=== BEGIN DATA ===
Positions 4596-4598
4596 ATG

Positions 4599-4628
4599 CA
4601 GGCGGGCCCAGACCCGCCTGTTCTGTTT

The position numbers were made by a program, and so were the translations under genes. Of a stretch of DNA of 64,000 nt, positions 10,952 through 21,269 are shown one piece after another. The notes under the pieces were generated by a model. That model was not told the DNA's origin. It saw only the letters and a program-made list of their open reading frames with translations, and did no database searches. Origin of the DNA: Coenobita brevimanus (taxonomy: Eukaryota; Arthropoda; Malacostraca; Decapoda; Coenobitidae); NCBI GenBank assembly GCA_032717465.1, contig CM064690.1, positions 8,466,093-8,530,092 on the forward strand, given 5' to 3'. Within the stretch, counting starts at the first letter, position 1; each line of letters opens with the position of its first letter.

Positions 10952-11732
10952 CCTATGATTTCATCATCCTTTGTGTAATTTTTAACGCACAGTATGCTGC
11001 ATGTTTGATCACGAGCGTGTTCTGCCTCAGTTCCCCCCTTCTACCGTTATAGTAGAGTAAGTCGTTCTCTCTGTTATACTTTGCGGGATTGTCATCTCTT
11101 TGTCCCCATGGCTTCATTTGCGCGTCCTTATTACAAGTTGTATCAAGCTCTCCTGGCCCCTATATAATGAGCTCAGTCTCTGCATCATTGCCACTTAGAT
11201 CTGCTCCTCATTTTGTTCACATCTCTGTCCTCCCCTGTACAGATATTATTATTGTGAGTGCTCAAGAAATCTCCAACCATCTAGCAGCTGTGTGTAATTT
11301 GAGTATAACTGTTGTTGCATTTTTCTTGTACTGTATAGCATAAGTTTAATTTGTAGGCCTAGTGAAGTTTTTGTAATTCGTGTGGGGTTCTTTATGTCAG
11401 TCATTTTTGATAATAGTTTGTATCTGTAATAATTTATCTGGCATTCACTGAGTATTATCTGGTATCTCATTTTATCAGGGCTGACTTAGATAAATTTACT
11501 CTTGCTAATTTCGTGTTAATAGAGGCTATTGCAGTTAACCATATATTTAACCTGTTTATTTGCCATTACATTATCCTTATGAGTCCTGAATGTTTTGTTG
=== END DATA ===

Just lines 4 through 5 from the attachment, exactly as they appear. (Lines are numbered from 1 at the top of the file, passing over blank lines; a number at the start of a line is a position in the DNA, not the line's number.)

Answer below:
4599 CA
4601 GGCGGGCCCAGACCCGCCTGTTCTGTTT